Synopsis: The Old Man and the Sea is one of Hemingway's most enduring works. Told in language of great simplicity and power, it is the story of an old Cuban fisherman, down on his luck, and his supreme ordeal -- a relentless, agonizing battle with a giant marlin far out in the Gulf Stream. (adapted from

This short and much-read classic has quite a reputation preceding it.  After reading the book, it is obvious that The Old Man and the Sea has rightfully earned all of the praise bestowed upon it.  On the surface, it is a simple tale of an old sailor’s struggle to bring in the fish he has fought while out at sea.  Yet a closer reading of Hemingway’s prose reveals much more of this novella’s message.  It tells of a man’s ability to overcome adversity, to remain focused on the “prize” despite the odds, and to reap the sweet victory of triumph.  Hemingway’s crisp, concise writing style helps to tell the old man’s adventure in a manner that is both captivating and refreshing.  But most of all, The Old Man and the Sea teaches us to make the most of the lives we have been given and to never take anything for granted.

This review was originally published at on June 21, 2009.


Nov 012012

Back in February, I participated in the Interdisciplinary Competition in Mathematics (ICM).  The ICM, which is run every year by the Consortium for Mathematics and its Applications, challenges undergraduate students to devise a solution to a single, multifaceted problem.

The 2012 problem focused on dynamic network analysis – using mathematics in an attempt to analyze a network of numerous interconnected nodes, and subsequently drawing a conclusion about the network and its members.  Specifically, the problem asked competitors to analyze a network of 83 employees at a small company.  Each individual was a node in the network, and email communications between the employees comprised the links.  Several “conspirators” had already been identified within the company, and we had to use network analysis to identify other employees that might be participating.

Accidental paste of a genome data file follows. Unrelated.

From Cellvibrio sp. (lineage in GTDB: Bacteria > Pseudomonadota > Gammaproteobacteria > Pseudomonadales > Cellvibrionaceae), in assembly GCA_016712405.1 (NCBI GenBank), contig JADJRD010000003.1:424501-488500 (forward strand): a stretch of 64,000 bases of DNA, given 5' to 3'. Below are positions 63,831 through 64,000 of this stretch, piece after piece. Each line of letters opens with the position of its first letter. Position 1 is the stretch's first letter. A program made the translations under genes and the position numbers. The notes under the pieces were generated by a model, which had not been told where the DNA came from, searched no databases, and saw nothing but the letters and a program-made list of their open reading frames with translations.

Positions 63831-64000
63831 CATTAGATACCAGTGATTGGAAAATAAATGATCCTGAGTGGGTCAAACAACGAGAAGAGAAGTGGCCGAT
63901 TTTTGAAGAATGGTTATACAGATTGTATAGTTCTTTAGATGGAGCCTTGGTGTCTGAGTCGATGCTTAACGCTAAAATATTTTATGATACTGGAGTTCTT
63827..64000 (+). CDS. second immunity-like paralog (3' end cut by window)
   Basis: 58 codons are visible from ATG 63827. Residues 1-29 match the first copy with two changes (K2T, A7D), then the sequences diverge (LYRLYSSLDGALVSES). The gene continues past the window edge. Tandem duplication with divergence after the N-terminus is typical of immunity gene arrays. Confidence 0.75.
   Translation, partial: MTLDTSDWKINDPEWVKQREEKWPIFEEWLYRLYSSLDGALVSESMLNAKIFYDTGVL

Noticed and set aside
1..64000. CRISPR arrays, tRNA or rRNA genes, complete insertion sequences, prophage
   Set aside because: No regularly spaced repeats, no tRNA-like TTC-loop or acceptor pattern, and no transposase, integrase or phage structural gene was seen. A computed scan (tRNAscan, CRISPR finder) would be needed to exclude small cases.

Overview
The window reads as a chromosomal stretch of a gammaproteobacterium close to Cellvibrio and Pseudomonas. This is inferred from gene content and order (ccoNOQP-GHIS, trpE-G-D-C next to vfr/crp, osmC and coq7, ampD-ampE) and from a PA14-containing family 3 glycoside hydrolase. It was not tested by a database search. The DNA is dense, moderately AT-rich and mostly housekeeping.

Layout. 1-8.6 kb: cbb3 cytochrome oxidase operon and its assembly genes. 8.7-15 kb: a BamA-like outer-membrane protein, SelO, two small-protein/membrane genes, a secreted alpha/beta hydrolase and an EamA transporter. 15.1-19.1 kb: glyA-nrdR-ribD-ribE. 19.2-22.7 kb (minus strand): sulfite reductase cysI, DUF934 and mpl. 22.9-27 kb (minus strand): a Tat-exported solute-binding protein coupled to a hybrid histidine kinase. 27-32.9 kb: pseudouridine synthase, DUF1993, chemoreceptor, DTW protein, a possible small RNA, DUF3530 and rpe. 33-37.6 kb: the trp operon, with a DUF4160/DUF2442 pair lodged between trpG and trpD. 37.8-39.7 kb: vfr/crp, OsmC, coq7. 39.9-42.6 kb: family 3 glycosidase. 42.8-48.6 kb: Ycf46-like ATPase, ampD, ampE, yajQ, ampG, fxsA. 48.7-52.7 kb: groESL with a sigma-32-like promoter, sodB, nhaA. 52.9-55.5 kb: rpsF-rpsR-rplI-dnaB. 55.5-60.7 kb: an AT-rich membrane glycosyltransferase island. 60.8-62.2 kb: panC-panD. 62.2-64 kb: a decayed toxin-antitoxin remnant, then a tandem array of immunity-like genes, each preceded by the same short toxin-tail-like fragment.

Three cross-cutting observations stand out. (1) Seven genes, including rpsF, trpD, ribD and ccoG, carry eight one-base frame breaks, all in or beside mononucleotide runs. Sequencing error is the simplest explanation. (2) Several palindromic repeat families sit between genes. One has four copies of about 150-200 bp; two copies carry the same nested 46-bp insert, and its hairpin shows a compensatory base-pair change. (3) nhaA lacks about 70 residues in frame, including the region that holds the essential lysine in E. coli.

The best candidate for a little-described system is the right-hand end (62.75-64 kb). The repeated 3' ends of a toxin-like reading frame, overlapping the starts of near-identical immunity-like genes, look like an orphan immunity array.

The problem was released February 9 at 8pm, and we had until 8pm the following Monday (72 hours) to come up with a solution. I worked with two seniors (an Operations Research major and a math major who also had some background in network dynamics).  I focused on designing the logical and empirical models for identifying conspirators, the math major built network models to calculate metrics of centrality, and the O.R. major built psychological profiles of conspirators to figure out how they would interact with each other. We were allowed to use whatever resources and programs we could find, and we set our own work schedules.

Our solution was (I think) pretty good.  We received distinction as “Meritorious” participants, placing us among the top 9% of teams who submitted solutions.  None of us had participated in the ICM previously, so we were happy.  The solution itself has some application to the identification of criminals and terrorists, who might communicate within a network that also includes innocent individuals.

The ICM was actually a nice break from the regularity of the school day.  I did spend an entire weekend crunching numbers and programming in the lowest basement of Thayer Hall,  but this is West Point.  I can’t say my other weekends as a plebe were much more exciting.